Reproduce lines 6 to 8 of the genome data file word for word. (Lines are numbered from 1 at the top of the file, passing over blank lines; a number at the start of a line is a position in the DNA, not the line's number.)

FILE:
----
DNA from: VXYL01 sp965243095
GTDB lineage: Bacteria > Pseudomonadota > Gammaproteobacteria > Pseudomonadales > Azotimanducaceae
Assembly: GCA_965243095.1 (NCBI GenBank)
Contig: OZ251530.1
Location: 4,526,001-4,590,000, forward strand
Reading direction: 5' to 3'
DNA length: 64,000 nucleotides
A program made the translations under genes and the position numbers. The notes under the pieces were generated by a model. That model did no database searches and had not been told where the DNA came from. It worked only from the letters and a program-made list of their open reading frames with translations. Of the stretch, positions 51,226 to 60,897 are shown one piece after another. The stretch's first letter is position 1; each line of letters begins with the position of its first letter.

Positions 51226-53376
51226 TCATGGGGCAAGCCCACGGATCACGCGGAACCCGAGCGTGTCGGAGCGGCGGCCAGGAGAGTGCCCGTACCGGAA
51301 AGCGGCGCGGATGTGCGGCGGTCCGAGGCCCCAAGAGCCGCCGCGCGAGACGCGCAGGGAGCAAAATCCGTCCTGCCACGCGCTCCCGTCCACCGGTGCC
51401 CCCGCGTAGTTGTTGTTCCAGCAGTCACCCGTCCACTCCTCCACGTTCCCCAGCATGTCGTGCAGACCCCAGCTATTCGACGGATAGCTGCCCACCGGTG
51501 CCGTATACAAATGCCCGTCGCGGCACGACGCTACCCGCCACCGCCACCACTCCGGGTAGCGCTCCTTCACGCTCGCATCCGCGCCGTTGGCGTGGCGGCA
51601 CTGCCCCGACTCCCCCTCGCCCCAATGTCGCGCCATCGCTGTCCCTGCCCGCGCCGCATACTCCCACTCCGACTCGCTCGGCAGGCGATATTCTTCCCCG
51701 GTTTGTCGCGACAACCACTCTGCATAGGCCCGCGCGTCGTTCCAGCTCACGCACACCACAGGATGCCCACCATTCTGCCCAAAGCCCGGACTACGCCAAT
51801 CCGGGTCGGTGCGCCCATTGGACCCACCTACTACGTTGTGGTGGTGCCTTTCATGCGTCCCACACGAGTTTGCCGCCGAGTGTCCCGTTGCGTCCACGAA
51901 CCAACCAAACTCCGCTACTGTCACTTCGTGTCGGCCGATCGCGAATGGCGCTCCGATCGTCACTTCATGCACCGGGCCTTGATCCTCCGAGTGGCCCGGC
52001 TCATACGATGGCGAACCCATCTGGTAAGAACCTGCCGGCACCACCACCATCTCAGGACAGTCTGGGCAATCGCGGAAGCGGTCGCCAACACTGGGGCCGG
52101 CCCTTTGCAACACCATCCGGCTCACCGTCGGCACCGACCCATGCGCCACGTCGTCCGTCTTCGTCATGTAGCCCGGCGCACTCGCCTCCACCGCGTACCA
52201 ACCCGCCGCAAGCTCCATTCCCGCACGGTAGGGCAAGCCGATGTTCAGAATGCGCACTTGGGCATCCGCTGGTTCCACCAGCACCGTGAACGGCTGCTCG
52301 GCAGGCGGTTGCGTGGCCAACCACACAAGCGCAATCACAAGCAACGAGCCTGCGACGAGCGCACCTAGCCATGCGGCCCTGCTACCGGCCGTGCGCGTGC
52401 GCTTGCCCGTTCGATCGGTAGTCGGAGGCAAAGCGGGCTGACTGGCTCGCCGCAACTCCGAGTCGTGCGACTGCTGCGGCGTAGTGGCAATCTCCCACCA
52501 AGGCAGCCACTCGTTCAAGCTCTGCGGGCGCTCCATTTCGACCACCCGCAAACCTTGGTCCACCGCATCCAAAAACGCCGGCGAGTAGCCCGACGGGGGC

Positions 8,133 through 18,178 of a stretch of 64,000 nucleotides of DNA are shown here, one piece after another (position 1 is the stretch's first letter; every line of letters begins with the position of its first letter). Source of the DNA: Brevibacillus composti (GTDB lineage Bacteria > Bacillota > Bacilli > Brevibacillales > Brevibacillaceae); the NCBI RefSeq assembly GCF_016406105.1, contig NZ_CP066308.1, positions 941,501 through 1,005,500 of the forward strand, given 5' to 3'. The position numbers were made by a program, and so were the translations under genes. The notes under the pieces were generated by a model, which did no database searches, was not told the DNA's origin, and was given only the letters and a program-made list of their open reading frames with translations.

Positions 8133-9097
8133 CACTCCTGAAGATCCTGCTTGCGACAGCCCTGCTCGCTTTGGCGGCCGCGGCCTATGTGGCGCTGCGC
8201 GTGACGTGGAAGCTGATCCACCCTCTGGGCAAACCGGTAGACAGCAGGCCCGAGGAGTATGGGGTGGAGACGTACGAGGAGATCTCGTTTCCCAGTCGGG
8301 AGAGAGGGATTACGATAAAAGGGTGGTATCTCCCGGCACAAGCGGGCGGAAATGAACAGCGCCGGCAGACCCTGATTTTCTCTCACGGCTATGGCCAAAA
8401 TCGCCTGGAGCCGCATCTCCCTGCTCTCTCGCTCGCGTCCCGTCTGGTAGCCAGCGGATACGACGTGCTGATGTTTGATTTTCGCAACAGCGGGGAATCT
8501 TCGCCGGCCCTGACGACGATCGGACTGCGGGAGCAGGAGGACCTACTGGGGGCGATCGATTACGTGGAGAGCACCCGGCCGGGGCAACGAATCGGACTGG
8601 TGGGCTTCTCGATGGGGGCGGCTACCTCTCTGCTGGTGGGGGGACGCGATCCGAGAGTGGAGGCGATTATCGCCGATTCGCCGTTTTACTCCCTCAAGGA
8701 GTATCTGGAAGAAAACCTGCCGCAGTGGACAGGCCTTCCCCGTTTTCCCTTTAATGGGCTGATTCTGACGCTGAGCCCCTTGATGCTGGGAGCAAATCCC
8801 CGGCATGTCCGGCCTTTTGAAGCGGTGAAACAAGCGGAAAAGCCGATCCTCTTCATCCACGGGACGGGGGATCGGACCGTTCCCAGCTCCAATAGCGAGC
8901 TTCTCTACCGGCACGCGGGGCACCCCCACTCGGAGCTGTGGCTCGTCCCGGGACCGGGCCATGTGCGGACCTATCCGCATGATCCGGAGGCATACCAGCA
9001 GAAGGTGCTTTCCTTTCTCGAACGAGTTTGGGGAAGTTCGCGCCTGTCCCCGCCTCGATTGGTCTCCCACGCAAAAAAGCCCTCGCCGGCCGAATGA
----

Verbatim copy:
Reading direction: 5' to 3'
DNA length: 64,000 nucleotides
A program made the translations under genes and the position numbers. The notes under the pieces were generated by a model. That model did no database searches and had not been told where the DNA came from. It worked only from the letters and a program-made list of their open reading frames with translations. Of the stretch, positions 51,226 to 60,897 are shown one piece after another. The stretch's first letter is position 1; each line of letters begins with the position of its first letter.